These Kardashians Of The Universe: A Case For Free Will

These Kardashians Of The Universe: A Case For Free Will

This essay was originally written and performed for Write Club Atlanta, a monthly competitive writing event.

Okay, so I’m here to defend free will. A lot of people have tried to crush free will throughout history, mostly so they could have more sex or live in bigger houses. In fact, if someone is trampling any of your rights, there’s usually a guy in a mansion who wants a bigger mansion at the top of the rights-crushing pyramid. Maybe with bikini girls dancing around his pool. Of course, going by that logic, MC Hammer in his video “Pumps and a Bump” wants to crush your free will more than Idi Amin ever could.

Free will is one of the most prized aspects of the human experience, and many have risen to defend it when it is threatened— Gandhi, Martin Luther King, Jr., Mel Gibson in Braveheart, Captain Crunch versus the soggies. And yes, I equate freedom with free will. If they are not the same cupcake, then one is surely the frosting and the other is the spongy cake beneath.

But I also think it’s free will’s fault we’re stuck on this planet. It’s right there in our origin story, if you were to count the bible as our origin story. At the very least, it’s an origin story. Of course, Batman’s parents getting shot is an origin story too, but you don’t see anyone starting a holy war over Batman except on internet message boards.

Anyway, free will being to blame for us being marooned here on Earth. You’ve got Adam and Eve, you’ve got the forbidden fruit, the knowledge of good and evil, etc., and so on. And of course the serpent, the devil with his forked tongue, because he’s a snake, the sorting hat putting him in Slytherin. Actually, there’s some Harry Potter fan fiction for you. The devil goes to Hogwart’s, gets under the Sorting Hat and the Sorting Hat yells, “Hufflepuff!” Next thing you know Professor Sprout is wearing dark eye makeup and having orgies.

Now let’s take the biblical story of Adam and Eve in the garden of Eden as a metaphor for whatever intelligent life predated our current existence. An actual paradise full of alien life somewhere else on the other side of the universe, some other dimension, who knows. What we do know is they have free will and they’ve managed to make it work. Lush meadows, hoverships, iPads, rivers of chocolate run by Gene Wilder and no one ever, ever, ever talks or text messages in a movie theater after the trailers begin.

And let’s say these perfect creatures, these Kardashians of the universe, they invent a new form of life in their image. Similar in shape and appearance, but like children, innocent. Mouths hanging open at the wonders around them, like when you see a framed commemorative Dale Earnhardt “The Intimidator” plate at a gas station. And this new form of life, these humans, they don’t know what bad is. They don’t even know they have the choice to do bad.

So Satan, or the Morning Star, or Steve Jobs- whatever you want to call him, he exercises his own free will to give the human race a magnificent, awful gift. The same ability to choose that everyone else in the garden has. But as soon as he lifts the veil from their eyes, there’s going to be trouble. Violence, war, slavery, injustice, T.G.I. Friday’s, lapdances where the stripper doesn’t really seem that into you, the Star Wars prequels- all of these horrible things are on the table now. Suddenly, the human race has terrible, nightmarish options.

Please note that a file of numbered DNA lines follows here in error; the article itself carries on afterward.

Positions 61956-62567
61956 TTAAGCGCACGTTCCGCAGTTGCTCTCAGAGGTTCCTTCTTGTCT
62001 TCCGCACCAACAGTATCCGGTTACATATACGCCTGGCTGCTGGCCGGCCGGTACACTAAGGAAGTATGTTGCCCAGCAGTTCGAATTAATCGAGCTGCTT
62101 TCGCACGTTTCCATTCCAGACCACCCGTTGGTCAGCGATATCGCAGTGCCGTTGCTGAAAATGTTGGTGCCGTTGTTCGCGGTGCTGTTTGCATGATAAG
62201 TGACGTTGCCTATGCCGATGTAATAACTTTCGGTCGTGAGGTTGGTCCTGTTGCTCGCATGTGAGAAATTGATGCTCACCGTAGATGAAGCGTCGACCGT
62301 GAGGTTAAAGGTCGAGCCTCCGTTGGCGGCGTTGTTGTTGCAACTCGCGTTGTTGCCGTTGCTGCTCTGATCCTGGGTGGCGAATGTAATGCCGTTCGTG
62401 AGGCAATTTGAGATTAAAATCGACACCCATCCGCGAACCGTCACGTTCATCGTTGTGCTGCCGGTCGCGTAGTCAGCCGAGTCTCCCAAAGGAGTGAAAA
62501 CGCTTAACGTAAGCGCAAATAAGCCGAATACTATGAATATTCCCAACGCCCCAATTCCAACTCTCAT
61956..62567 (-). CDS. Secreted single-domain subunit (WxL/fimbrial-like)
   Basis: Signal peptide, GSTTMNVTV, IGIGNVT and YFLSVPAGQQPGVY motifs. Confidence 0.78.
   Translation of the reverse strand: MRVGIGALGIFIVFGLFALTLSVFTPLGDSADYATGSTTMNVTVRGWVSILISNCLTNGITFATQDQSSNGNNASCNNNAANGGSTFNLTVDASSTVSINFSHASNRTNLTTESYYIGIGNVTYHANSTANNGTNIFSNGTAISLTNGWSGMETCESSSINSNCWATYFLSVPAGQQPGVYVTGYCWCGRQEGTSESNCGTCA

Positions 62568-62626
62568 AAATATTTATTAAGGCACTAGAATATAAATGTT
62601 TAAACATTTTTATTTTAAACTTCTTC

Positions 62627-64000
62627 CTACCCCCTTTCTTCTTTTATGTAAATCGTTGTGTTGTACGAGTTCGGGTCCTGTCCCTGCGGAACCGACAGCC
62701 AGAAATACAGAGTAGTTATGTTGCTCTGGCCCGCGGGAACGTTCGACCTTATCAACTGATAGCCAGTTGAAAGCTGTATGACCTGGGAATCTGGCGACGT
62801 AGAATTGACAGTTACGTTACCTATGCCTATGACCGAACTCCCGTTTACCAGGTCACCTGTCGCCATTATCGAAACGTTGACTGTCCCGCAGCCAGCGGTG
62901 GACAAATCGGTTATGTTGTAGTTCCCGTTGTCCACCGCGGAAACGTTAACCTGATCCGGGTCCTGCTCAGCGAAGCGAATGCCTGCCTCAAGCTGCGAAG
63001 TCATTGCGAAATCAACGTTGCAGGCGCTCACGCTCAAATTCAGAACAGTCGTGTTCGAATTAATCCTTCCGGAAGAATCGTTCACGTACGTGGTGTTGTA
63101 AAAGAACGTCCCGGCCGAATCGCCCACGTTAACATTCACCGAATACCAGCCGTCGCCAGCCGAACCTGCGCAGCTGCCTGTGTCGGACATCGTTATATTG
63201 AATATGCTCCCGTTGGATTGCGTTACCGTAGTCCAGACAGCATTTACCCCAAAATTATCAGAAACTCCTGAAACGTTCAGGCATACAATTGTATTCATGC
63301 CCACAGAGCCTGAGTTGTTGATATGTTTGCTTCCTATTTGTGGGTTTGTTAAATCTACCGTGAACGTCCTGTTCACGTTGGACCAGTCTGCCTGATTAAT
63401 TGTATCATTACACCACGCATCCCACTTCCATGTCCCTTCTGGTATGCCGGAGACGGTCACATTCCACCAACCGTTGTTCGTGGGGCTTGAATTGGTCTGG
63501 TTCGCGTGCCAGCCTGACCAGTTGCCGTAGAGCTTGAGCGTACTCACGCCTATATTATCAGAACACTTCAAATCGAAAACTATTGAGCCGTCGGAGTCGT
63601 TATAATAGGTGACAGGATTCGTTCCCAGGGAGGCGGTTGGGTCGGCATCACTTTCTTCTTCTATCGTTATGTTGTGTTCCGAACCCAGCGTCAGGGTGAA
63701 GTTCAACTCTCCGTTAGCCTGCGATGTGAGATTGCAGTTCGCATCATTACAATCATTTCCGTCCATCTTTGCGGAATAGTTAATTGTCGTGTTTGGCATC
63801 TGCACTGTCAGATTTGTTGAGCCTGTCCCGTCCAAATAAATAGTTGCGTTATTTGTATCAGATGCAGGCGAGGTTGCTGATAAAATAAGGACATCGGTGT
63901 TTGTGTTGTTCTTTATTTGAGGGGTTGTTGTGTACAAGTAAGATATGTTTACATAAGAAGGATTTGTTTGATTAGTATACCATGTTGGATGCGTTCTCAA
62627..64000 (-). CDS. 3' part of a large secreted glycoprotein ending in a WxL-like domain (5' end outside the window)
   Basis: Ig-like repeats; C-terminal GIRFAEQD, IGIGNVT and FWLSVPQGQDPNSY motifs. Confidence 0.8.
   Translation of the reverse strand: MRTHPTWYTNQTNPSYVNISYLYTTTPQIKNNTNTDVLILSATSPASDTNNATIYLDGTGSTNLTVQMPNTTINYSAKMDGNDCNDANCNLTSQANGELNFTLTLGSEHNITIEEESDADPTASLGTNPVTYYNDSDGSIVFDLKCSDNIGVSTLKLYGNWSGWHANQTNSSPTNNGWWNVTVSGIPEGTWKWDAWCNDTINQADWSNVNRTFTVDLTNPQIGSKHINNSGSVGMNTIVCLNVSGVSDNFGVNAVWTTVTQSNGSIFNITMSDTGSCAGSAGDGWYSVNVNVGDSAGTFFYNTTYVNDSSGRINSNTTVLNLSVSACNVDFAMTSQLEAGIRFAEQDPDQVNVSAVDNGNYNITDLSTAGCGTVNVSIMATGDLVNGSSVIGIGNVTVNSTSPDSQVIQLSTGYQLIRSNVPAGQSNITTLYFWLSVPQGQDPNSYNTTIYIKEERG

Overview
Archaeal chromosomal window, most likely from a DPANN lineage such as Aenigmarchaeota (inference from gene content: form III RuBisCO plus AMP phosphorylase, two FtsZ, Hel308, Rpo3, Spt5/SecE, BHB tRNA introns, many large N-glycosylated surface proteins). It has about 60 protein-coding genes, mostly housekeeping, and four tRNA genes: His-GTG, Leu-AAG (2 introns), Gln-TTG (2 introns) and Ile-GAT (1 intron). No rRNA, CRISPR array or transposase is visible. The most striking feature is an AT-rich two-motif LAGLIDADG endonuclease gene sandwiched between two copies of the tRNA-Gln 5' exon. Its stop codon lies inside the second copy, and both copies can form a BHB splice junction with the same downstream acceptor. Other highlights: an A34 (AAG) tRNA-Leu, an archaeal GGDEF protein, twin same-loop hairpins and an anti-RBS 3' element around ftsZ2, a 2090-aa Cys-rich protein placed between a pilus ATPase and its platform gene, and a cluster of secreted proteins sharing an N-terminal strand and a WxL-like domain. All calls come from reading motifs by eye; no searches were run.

And these beautiful, wise Yoda-like aliens (or maybe just the old man with the white beard, I’m not ruling anything out), they must have looked around and seen what was coming. All the centuries of famine and brutality to come as mankind learns to keep his balance on the world’s most dangerous bicycle. And they probably said, “We’ve got to get these humans the fuck off our planet.”

So they put us here eons ago. Quarantined. Every other planet, star or black hole as hostile to our survival as the corner of Ponce and Monroe.  Absolutely no chance of us stumbling onto other intelligent life and finding out what they taste like, because let’s face it- if you’re another sentient creature on this planet and you can’t dial a telephone or pass the Iowa Test of Basic Skills we’ll probably try to turn you into food at some point.

All of that having been said, I still believe free will is the best thing that ever could have happened to us. Those wise old aliens, they probably had to be marooned on a rock for millions of years before they worked out the secret to making daiquiris actually taste like what suntan lotion smells like and making polyamorous marriages work in practice and not just on paper. Maybe once we’ve dropped the training wheels and figured it all out (world peace, jetpacks), they’ll welcome us back with open arms to the Garden of Eden. And then we will open fire with the laser guns that we’ve built into our fingertips. And it will have been our choice to have done so, thanks to our most wonderful quality— free will. Thank you, good night!